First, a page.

Several major news outlets are throwing their hats into the ring with Epic Games and others in pushing back against Apple’s App Store commission.
According to the Wall Street Journal, a trade body that represents the New York Times, Washington Post, WSJ and other publishers has sent a letter to Tim Cook asking for better terms for digital subscriptions sold through the App Store.
“The terms of Apple’s unique marketplace greatly impact the ability to continue to invest in high-quality, trusted news and entertainment particularly in competition with other larger firms,” reads the letter, which is signed by the chief executive of trade body Digital Content Next.
The WSJ report notes that:
“App developers, including news publishers, pay Apple 30% of the revenue from first-time subscriptions made through iOS apps; that commission is reduced to 15% after the subscriber’s first year. Apple says the revenue split is similar to other app marketplaces and allows the company to cover the app store’s operating expenses.”
In the letter, the publishing trade body asks for the same deal Apple granted Amazon. Apple granted Amazon a reduced commission rate for customers signing up for Amazon Prime Video via the App Store. Unlike other apps, Amazon gets a 15% commission rate from day one.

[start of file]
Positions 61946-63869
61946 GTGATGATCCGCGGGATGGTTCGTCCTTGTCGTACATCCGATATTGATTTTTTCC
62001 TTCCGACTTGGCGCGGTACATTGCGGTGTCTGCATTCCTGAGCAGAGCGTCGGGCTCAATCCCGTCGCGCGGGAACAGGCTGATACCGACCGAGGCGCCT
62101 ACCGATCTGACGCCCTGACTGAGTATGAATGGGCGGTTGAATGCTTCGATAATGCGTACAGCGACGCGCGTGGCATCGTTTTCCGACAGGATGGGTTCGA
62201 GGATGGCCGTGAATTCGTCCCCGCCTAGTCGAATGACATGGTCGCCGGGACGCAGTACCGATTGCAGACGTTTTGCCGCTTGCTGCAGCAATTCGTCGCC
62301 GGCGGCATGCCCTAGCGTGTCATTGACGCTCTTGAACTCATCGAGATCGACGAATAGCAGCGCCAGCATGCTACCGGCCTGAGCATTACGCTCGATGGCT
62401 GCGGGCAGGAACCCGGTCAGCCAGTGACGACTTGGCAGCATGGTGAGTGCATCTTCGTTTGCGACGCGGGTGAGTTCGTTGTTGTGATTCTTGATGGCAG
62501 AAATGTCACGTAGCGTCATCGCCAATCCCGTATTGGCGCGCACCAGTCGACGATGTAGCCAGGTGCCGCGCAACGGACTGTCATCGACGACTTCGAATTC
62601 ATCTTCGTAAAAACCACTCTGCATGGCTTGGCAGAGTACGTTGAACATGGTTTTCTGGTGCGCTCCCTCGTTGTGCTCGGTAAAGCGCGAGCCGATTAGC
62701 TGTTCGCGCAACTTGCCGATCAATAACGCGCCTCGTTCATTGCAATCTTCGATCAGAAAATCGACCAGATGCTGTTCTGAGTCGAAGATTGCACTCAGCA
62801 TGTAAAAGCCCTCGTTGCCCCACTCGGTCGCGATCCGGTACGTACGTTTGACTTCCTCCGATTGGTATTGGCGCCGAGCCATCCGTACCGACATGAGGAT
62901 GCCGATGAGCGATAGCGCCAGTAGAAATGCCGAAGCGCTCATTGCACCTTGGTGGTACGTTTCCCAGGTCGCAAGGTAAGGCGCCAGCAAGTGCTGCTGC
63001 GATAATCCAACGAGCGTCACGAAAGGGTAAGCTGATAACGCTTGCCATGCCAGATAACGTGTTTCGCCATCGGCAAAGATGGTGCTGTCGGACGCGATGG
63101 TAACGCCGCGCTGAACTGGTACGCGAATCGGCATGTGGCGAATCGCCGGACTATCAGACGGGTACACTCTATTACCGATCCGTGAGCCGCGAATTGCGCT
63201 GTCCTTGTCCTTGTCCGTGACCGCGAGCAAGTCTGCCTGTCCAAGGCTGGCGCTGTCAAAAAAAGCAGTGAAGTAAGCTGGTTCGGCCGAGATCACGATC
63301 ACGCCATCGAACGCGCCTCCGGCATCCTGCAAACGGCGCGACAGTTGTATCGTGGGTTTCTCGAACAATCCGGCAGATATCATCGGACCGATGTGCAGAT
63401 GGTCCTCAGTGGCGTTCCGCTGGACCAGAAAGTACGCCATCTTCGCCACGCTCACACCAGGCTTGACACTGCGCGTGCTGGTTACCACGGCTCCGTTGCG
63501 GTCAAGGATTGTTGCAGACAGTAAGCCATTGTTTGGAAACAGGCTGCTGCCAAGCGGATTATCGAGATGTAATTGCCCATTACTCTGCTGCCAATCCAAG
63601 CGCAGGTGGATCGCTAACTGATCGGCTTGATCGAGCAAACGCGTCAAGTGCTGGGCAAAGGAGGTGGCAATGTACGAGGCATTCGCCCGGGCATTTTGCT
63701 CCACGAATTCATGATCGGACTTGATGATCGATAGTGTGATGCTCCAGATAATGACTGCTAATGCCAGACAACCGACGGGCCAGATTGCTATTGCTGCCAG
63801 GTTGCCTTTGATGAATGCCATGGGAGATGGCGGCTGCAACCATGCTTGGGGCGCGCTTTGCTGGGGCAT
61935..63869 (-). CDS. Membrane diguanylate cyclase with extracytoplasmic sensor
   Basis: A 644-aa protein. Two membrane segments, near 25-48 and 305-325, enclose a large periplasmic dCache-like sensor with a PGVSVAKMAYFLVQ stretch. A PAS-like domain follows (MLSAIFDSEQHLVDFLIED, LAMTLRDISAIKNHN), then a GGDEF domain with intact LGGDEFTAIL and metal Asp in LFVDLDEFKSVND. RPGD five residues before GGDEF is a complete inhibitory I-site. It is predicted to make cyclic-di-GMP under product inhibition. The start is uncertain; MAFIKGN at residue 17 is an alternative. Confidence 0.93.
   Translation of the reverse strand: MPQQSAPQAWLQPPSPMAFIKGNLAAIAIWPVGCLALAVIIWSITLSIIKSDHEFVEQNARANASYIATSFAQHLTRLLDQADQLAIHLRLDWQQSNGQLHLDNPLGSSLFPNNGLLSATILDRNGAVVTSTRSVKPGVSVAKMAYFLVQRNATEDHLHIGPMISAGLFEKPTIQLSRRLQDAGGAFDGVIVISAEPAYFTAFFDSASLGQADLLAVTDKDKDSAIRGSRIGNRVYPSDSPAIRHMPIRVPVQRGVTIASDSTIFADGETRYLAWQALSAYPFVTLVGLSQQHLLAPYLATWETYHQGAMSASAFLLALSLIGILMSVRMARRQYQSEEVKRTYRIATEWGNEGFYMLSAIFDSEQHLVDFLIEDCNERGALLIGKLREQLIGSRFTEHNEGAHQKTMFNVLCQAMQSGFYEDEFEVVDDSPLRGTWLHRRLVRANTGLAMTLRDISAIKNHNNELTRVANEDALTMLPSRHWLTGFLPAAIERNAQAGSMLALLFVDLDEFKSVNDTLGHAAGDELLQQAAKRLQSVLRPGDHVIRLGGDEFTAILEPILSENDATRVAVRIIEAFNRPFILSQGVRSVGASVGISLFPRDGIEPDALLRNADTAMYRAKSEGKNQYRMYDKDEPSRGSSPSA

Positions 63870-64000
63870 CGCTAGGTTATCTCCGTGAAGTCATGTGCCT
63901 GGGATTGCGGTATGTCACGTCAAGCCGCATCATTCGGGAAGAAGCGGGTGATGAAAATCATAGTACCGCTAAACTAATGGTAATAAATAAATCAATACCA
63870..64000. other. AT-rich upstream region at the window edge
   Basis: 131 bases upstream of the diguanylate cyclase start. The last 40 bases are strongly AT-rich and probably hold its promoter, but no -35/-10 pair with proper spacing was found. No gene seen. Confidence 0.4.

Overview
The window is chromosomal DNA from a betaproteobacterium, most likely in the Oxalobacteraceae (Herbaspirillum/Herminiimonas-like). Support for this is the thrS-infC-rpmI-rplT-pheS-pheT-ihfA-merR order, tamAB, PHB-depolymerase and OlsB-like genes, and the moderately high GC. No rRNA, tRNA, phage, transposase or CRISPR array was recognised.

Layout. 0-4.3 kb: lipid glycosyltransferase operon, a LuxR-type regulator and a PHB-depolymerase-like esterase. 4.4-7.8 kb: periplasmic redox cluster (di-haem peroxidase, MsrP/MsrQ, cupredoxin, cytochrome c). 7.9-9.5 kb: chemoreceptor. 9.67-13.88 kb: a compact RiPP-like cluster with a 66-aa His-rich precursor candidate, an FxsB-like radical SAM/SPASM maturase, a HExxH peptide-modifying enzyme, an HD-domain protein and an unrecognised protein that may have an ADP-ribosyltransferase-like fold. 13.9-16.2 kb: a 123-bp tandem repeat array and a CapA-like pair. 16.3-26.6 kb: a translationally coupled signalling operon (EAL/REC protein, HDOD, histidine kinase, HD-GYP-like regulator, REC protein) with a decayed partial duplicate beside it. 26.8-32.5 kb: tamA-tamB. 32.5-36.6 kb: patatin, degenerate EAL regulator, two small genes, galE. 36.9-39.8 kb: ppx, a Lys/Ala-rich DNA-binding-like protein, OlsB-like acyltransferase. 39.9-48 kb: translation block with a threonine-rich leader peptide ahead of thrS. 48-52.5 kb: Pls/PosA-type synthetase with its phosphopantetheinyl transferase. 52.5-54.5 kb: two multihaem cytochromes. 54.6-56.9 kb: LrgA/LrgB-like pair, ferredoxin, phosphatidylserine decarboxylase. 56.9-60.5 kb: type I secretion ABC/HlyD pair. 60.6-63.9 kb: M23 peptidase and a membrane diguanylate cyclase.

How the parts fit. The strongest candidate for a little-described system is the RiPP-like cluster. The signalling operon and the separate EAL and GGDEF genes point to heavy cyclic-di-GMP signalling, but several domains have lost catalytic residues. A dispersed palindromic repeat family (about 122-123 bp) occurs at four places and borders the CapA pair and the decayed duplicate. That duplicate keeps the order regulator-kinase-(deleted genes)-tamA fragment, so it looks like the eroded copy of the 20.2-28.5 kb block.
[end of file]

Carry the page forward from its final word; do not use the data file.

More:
Pushing back against App Store commissions
This is just the latest example of developers or, in this case, publishers pushing back against Apple’s commission. The issue has been rumbling for quite a while.
Things ramped up last week when Apple banned Fortnite from the App Store after it introduced a direct-payment system for in-app purchases. This violated the App Store guidelines. Epic immediately responded with a civil lawsuit accusing the App Store of being a monopoly. Epic has also reportedly contacted other developers who may have a beef with Apple.
Publishers have had their disagreements — or disappointment — with Apple before. Recently the New York Times stopped appearing in the Apple News app. The NYT reported on the move, saying it was because, “Apple had given it little in the way of direct relationships with readers and little control over the business.”